I begin this response lacking full conviction that an article as disconcerting as Katie McHugh’s “Conflicts at CPAC,” featured in last week’s The Campus, deserves a response.
I wonder that the most fitting reaction, the most effective reaction, may rather be to deny McHugh’s article the validation of consideration conferred by reply. I do not wish to waste effort or emotion attempting to converse with someone who is ideologically closed to communication.
With these considerations in mind, I have opted to continue with this response because I’d like to believe that McHugh is open to conversation, of which criticism is sometimes part–– though I have considerably less faith in the openness of public figure Ryan Sorba, whom she found “incredibly brave.”
I would also like to avoid as much as possible making assumptions regarding McHugh’s personal beliefs or motivations, as she seems to either deliberately or conveniently avoid declaring them explicitly within her article.
While acknowledging that one’s entire worldview cannot be adequately expressed within the space of a single opinion piece, I find much of what was provided severely problematic. Due to my own considerations of space, I will only be able to address two of my most major objections: the designation of Sorba as a voice of dissent, and the comparison of his media reception to a lynching.
McHugh expresses joyful admiration for Sorba for his willingness to state homophobic sentiments in front of a largely unreceptive conservative conference. It is not Sorba himself who McHugh admires, calling him “haughty” and “arrogant,” but rather his ability to function as “the sudden, lone, vocal, delightful opposition” in a social climate that she feels is afflicted with the increasingly powerful “homosexual movement” which “proliferates like melanoma.”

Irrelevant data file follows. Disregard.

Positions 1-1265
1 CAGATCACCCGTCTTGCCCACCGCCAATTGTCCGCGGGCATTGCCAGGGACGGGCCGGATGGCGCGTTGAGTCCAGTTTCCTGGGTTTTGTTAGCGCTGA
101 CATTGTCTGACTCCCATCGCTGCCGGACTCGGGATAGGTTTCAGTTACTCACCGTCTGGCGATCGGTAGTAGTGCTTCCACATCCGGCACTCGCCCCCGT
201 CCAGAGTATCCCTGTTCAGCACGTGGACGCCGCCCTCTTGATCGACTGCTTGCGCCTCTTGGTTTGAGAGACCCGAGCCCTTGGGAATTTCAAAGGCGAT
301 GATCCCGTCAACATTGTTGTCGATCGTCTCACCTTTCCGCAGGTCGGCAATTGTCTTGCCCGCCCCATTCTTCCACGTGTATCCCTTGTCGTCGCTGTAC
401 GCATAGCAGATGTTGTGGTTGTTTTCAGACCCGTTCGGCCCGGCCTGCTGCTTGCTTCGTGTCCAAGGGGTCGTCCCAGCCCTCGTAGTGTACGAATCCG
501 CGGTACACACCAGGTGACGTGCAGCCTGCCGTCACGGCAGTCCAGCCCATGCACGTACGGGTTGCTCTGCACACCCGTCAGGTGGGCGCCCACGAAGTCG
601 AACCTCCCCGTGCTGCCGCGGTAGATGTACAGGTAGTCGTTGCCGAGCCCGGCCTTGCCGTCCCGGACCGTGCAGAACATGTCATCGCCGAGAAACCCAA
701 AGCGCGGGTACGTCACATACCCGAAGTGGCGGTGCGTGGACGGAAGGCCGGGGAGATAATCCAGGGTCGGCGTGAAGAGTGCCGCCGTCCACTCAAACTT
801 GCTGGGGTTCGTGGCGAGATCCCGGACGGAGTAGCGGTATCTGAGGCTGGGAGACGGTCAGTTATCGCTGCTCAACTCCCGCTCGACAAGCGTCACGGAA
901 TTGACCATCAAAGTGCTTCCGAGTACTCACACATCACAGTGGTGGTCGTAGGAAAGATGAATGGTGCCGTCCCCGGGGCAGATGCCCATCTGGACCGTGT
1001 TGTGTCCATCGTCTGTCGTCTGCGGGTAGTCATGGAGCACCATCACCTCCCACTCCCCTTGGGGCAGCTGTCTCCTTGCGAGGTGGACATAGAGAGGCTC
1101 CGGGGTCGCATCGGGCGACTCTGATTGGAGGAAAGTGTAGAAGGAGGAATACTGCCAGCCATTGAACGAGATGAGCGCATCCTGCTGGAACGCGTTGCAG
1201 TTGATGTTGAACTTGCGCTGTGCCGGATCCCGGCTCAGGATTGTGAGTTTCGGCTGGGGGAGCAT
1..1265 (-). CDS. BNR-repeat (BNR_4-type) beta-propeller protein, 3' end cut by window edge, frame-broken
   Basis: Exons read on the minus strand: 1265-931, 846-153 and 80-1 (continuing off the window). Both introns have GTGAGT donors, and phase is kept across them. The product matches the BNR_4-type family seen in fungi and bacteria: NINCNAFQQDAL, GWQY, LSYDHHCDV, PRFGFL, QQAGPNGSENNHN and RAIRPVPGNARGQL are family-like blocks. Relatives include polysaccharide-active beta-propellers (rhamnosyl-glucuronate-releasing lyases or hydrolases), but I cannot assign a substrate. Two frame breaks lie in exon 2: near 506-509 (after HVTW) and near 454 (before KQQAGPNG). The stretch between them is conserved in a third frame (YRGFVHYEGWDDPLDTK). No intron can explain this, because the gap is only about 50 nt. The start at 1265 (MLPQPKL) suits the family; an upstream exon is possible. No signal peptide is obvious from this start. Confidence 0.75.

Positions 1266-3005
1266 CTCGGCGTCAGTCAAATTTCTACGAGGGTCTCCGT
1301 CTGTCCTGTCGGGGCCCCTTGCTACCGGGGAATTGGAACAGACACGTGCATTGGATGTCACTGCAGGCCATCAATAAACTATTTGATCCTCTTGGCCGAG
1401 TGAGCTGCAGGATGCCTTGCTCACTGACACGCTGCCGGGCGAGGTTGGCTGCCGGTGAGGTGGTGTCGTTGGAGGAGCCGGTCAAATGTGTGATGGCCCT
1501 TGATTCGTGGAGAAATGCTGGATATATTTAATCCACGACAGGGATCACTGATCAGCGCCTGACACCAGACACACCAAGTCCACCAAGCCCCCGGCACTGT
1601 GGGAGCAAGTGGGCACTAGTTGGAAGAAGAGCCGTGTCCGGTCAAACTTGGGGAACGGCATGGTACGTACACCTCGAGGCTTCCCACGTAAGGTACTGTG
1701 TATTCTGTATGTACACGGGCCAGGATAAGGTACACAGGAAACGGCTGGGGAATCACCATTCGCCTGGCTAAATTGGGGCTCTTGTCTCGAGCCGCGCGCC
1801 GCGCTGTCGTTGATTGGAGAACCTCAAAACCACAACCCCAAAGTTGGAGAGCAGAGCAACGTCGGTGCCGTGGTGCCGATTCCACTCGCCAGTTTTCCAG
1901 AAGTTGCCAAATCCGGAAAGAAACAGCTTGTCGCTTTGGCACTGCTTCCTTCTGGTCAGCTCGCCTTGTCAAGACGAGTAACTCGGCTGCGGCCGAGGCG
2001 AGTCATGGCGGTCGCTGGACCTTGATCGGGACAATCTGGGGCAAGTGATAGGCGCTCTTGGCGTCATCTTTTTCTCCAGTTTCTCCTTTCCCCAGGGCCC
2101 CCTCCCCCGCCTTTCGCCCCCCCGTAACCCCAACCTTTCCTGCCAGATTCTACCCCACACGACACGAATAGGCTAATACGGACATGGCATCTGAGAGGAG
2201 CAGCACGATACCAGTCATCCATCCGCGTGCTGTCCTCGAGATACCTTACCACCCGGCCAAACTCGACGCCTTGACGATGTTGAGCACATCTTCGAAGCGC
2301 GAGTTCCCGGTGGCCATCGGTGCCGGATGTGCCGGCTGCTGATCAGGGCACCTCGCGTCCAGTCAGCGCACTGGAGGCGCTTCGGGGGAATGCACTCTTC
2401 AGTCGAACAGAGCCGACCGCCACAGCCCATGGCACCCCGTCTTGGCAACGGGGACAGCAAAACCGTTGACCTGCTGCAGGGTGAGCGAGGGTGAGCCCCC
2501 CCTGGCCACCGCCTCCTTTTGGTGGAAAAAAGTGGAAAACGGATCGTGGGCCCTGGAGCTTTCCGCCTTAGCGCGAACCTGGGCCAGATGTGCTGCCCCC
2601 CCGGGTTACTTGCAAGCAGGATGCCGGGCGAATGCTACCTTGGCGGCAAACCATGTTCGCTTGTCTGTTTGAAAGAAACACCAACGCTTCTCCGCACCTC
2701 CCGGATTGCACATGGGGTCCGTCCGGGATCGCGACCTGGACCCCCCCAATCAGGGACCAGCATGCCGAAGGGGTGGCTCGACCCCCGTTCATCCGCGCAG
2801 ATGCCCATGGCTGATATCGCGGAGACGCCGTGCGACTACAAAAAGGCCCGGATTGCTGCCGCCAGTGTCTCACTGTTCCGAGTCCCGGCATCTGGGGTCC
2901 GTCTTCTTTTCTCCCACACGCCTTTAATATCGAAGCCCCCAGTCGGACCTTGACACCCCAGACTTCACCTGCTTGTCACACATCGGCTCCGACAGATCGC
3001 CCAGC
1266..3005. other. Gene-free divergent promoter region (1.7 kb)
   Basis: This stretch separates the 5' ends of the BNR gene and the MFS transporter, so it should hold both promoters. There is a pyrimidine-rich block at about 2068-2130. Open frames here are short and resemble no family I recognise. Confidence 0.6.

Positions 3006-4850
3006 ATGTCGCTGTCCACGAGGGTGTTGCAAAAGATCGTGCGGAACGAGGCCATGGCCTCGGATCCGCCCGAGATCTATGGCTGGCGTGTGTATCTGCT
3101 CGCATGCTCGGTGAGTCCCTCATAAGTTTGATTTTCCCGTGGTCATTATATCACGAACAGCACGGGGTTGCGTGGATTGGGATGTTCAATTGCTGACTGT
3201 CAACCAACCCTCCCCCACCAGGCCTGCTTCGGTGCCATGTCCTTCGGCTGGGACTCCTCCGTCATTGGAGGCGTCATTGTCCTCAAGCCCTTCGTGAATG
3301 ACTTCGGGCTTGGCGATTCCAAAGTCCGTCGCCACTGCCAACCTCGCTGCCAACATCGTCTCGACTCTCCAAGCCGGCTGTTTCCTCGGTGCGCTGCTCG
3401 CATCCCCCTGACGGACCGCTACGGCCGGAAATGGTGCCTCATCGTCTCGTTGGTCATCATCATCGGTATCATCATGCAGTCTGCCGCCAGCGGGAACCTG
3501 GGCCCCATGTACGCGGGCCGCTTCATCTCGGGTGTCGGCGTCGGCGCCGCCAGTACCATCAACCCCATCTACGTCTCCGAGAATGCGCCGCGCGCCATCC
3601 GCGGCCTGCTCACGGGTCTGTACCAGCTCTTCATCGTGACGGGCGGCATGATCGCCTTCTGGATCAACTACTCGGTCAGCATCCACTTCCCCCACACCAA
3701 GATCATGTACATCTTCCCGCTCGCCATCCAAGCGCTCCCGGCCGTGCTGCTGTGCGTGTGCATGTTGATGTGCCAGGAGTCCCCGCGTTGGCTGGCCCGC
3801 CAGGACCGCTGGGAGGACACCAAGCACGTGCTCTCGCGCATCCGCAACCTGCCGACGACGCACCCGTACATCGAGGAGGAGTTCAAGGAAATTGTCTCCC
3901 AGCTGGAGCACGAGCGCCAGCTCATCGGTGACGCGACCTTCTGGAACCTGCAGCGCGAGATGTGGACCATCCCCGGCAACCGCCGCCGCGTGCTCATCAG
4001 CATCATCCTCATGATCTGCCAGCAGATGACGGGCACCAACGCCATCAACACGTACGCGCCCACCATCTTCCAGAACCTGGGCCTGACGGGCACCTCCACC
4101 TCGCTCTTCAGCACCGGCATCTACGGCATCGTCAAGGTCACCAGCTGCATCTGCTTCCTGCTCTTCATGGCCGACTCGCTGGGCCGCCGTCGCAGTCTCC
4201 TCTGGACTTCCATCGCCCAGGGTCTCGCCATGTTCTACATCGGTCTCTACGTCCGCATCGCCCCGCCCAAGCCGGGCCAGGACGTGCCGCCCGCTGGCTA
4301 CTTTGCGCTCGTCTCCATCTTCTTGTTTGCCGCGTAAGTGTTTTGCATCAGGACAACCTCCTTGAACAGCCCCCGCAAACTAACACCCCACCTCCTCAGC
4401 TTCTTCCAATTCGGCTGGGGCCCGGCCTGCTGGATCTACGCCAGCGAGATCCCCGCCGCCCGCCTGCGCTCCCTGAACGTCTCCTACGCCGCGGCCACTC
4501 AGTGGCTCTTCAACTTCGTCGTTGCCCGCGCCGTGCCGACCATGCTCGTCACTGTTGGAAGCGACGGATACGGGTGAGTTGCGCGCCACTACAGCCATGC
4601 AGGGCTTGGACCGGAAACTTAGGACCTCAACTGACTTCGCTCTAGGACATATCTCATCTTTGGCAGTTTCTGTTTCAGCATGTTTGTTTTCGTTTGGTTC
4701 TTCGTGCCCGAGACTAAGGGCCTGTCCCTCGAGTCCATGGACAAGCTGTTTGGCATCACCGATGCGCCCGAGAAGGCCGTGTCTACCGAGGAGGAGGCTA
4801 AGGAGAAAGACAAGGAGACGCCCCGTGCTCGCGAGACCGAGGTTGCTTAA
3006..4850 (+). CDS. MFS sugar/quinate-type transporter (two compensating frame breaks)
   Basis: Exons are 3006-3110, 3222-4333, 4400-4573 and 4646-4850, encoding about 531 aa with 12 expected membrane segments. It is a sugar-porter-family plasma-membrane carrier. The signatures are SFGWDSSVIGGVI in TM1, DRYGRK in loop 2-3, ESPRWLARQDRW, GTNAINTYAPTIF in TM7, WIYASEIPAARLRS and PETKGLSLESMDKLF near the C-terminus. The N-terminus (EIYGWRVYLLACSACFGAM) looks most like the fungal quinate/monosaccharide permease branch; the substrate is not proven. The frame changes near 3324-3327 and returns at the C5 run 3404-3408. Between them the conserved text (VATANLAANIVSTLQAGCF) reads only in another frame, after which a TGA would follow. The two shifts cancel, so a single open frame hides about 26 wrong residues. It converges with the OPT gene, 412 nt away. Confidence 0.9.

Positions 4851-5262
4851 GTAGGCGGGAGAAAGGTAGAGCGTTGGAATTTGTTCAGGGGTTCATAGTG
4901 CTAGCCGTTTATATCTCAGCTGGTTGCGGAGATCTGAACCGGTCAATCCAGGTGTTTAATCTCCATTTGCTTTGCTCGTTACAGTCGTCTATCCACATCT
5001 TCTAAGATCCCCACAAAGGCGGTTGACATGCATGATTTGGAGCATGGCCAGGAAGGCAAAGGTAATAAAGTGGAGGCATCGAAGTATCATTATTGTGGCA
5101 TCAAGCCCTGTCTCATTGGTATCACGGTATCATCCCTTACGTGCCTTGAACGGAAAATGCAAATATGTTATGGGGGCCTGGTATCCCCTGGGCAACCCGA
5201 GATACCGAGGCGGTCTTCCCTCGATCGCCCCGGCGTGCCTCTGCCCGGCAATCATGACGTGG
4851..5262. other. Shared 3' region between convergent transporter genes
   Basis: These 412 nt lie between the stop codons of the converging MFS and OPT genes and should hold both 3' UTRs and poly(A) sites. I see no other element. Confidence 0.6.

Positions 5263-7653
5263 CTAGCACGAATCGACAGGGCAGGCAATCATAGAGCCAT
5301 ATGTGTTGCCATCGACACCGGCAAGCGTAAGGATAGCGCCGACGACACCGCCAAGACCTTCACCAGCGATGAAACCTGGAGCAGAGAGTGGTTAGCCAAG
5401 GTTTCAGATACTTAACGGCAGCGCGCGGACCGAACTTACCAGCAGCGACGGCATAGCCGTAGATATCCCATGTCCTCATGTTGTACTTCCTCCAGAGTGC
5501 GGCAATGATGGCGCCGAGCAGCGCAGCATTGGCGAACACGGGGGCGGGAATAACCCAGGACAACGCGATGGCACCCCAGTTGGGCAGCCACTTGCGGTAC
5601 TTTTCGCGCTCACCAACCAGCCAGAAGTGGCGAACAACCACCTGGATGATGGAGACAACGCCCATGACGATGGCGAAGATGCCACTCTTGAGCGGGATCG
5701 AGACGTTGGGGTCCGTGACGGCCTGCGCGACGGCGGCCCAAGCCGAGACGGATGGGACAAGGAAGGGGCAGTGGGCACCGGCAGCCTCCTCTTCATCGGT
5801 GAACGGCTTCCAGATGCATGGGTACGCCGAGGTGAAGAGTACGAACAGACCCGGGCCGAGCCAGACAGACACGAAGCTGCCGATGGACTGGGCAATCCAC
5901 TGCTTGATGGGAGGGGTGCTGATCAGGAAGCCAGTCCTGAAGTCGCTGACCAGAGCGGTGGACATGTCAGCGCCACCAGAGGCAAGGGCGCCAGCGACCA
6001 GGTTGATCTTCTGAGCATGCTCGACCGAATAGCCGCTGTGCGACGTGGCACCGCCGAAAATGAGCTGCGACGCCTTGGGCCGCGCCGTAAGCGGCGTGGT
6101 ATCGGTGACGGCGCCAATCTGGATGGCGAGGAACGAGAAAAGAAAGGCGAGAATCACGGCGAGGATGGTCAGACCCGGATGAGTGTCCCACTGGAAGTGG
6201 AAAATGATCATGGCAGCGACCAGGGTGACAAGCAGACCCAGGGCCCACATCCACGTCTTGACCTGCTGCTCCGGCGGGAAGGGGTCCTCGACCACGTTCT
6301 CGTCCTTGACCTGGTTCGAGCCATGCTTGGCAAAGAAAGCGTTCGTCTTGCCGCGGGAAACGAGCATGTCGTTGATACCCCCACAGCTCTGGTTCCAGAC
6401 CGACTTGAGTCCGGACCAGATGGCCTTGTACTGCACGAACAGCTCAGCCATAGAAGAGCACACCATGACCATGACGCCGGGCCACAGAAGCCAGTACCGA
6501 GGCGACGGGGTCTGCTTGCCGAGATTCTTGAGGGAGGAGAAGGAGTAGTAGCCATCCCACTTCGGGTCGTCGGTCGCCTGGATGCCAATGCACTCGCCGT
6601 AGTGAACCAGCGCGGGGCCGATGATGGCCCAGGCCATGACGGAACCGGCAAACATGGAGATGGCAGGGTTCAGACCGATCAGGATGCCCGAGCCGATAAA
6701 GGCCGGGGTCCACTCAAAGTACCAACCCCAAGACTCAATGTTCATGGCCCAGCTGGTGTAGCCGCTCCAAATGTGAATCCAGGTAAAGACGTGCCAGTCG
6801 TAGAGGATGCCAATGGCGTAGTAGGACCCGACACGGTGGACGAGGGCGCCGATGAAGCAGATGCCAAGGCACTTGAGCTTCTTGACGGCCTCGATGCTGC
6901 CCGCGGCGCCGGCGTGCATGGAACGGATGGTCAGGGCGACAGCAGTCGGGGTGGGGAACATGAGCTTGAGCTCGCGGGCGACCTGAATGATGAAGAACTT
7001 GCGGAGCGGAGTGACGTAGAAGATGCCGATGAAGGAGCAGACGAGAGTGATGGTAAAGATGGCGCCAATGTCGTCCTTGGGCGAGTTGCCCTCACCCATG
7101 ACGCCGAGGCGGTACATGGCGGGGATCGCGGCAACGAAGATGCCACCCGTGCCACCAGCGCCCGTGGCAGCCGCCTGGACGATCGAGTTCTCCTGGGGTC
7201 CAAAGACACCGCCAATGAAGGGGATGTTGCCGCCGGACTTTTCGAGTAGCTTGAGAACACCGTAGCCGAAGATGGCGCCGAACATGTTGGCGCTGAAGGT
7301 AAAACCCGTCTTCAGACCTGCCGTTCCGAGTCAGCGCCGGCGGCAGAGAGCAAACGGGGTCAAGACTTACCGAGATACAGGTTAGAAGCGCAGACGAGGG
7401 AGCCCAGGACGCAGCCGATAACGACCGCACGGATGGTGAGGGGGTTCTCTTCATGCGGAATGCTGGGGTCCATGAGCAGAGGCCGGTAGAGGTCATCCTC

Setting aside the frighteningly retro comparison of homosexuality to pernicious disease, I would like to examine the complications involved in designating Sorba as either a “brave,” “sudden,” or “lone” voice of dissent. Though he received negative responses from his immediate audience, as well as from various other commentators, one cannot afford to forget the larger socio–political context in which his remarks were made.
According to FBI statistics, 1,297 hate crimes were committed against individuals as a result of their sexual orientation in 2008 alone. This number excludes incidents that were unreported, insufficiently classified, or threatened but unfulfilled. Same–sex couples are denied the vast array of practical marital benefits in 45 states, including hospital visitation, Social Security benefits, and family leave, and the status and continuance of governmentally sanctioned same-sex unions in the remaining five states remains extremely precarious.
I could continue to list various statistics and specifics, but I fear that by doing so here in this small space I risk stressing particularities at the expense of adequately conveying the totality of this oppression that is so intricately ingrained in the fabric of our culture that it operates largely in ways that are unnoticed, and feel so “natural.”
It is this sort of thing that gives rise to statements such as, “Civil rights are grounded in natural rights… Natural rights are grounded in human nature,” made by Sorba, and quoted by McHugh as a commendable “outmaneuver[ing of] his foes.”
Mindful of this context, as well as our nation’s long history of sexual persecution, Sorba is not at all alone, not at all sudden, and not at all a voice of dissent. Rather, he speaks in concordance with a hegemonic power that is firmly established, deeply entrenched, and often violent. Bravery is not required when one is speaking from such a protected, privileged position.
With this understanding, McHugh’s decision to compare critics from the blogosphere and “commentators across the spectrum” to a “lynch mob” becomes profoundly troubling.
The explicitly racialized history of torture, murder, mutilation, and subsequent macabre commodification of black bodies ought not be invoked lightly and proves especially distasteful and absolutely erroneous when applied to a man espousing hegemonic values from a position of power and privilege.
Erin Caskey is a member of the class of 2011. She can be reached at [email protected]